(148 V.E.) each payroll contained several hundred | lar to, the names in some of the orders. One names, and the orders involved in this ac- of these witnesses, a post office employee at tion are based on items dispersed throughout the time of the trial, confirmed the genuinethe various pay rolls. It was the custom of ness of the order payable to him and of his the men in each gang to borrow money from indorsement thereon. The rest of these wittheir foreman. Some of them began to bor- nesses testified that they did not indorse the row on Monday, and continued borrowing orders, did not receive the proceeds thereof, small sums from day to day; and when pay and knew nothing about them--mere negative orders were received they would repay their testimony. loans by indorsing the orders and delivering Without reciting further details, we are them to the foreman. It was a common compelled to say that, when viewed in the practice for some of the workmen to have light most favorable to the plaintiff, the evitheir pay orders cashed at saloons, grocery dence wholly fails to support the averments stores, and other places. That the workmen of the complaint. If the jurors had returned would resort to such methods of obtaining verdict for the plaintiff, it would have cash might have been anticipated; for they been the duty of the trial court promptly to could not well go to the depository during have set it aside as being contrary to law. banking hours. Even if they had taken their  In view of the conclusion we have orders to the depository, who would have reached, it is wholly unnecessary to discuss vouched for their identity? Consequently the instructions. Where the jury returns the all of the orders, except nine, were paid only verdict that can lawfully be rendered through the clearing house. When the orders on the evidence, nothing in the charge can were thus paid by the depository, each one constitute reversible error. bore several indorsements, all of which were (8-10] The report offered in evidence and indorsements in blank. Eight of the orders excluded by the court is a voluminous docu. were paid by the depository over its own ment, comprising 148 pages of the transcript. counter. In some manner one order reached It covers all the financial affairs of the city, the treasurer's office, where it was confiscat- including every department of the city goved and applied to the payment of delinquent ernment; contains elaborate explanations, taxes.
recommendations, opinions, and conclusions The depository balanced the city's pass- of the examiners; recites a multitude of sins book and delivered it, together with the re- chargeable to the city officials, but not to the deemed orders, to the treasurer every three depository; and is certified by G. H. Hendren, or four months. The presumption is that the s state examiner. Only a very small part of treasurer took credit on his account with the it has any reference to the matter involved city for the amount of the orders, and re- in this litigation. While the bulk of it is turned them to the controller; that the con- utterly foreign to the controversy in the case troller laid them before the common council; at bar and might be available in an action and that the common council approved the against city officials, it contains statements whole matter. The record does not disclose that would be prejudicial to the depository. that any city official has ever claimed that the statute relating to public accounting conthe names written in the orders represented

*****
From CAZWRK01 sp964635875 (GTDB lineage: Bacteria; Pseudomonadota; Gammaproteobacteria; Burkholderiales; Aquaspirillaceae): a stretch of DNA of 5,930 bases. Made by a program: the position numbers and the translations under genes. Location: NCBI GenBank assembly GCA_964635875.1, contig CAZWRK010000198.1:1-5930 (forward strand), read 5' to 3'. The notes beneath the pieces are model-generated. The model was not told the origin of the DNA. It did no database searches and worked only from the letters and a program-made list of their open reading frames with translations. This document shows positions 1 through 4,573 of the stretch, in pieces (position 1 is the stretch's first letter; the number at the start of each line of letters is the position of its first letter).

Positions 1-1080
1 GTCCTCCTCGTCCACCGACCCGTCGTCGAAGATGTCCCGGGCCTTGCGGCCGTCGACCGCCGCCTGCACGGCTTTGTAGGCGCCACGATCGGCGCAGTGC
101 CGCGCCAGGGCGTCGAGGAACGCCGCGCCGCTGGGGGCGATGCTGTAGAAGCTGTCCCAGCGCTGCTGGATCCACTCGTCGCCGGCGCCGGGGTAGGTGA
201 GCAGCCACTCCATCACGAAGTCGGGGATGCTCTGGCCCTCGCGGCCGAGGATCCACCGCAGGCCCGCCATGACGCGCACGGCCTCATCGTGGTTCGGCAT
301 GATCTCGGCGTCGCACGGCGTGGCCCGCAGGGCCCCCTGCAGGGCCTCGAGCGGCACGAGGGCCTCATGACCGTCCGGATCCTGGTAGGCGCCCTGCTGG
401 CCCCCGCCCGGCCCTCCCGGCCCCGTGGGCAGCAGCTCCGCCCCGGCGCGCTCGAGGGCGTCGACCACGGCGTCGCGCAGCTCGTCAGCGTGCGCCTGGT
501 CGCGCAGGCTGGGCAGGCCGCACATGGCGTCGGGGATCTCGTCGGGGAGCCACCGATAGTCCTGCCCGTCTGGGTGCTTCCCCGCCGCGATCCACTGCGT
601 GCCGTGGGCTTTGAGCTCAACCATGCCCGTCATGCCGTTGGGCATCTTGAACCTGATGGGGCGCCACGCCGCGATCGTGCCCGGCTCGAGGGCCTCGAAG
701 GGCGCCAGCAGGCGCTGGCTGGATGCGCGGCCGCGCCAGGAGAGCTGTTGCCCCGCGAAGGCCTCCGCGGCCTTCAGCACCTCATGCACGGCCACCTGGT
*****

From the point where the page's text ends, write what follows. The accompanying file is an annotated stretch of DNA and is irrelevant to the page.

tains the following: fictitious persons, or that the depository is “Any such report as described in this in any manner liable to the city. But in the section or a copy thereof duly certified by the year 1917 the bureau of public accounting any and all the courts of this state as evidence
state examiner shall be taken and received in made an examination of the office of the of the facts in such reports stated and concity controller. Field examiners checked tained." Section 75461, Burns' 1914; Acts the names in the orders with the names 1909, p. 136. in the city directory, in their effort to determine whether the orders were fraud
It is fundamental that the Legislature may ulently issued. Many persons were inter- not strike down the rights of citizens by inviewed, subpoenas were issued, and a grand vading the province of the judicial departjury investigation was conducted. A field ment of the state government. While this examiner laid the matter before the corpo- court is not authorized to declare a statute ration counsel, and requested him to insti- unconstitutional, nevertheless, where a stattute an action against the depository, but the ute is susceptible of two constructions, one of city's legal department ignored the request. which would render it constitutional and the A field examiner made the demand on the de- other one unconstitutional, it is our duty to pository, and this action followed. Although adopt the former. Therefore we hold that the name of the corporation counsel now in the Legislature intended to declare that such office appears upon the brief, no one repre- reports only as are found to be competent senting the legal department of the city gov- under the established rules of evidence and ernment has participated in the proceedings. in the particular kind of action authorized
In an effort to prove that the indorsements by the statutes relating to the subject of pubwere forgeries 17 men
were called as wit lic accounting shall be received by the courts. hesses. Some of the names of these witness  A witness, who had been a member of es, were the same as, while others were simi- I two grand juries in 1916 and clerk of a grand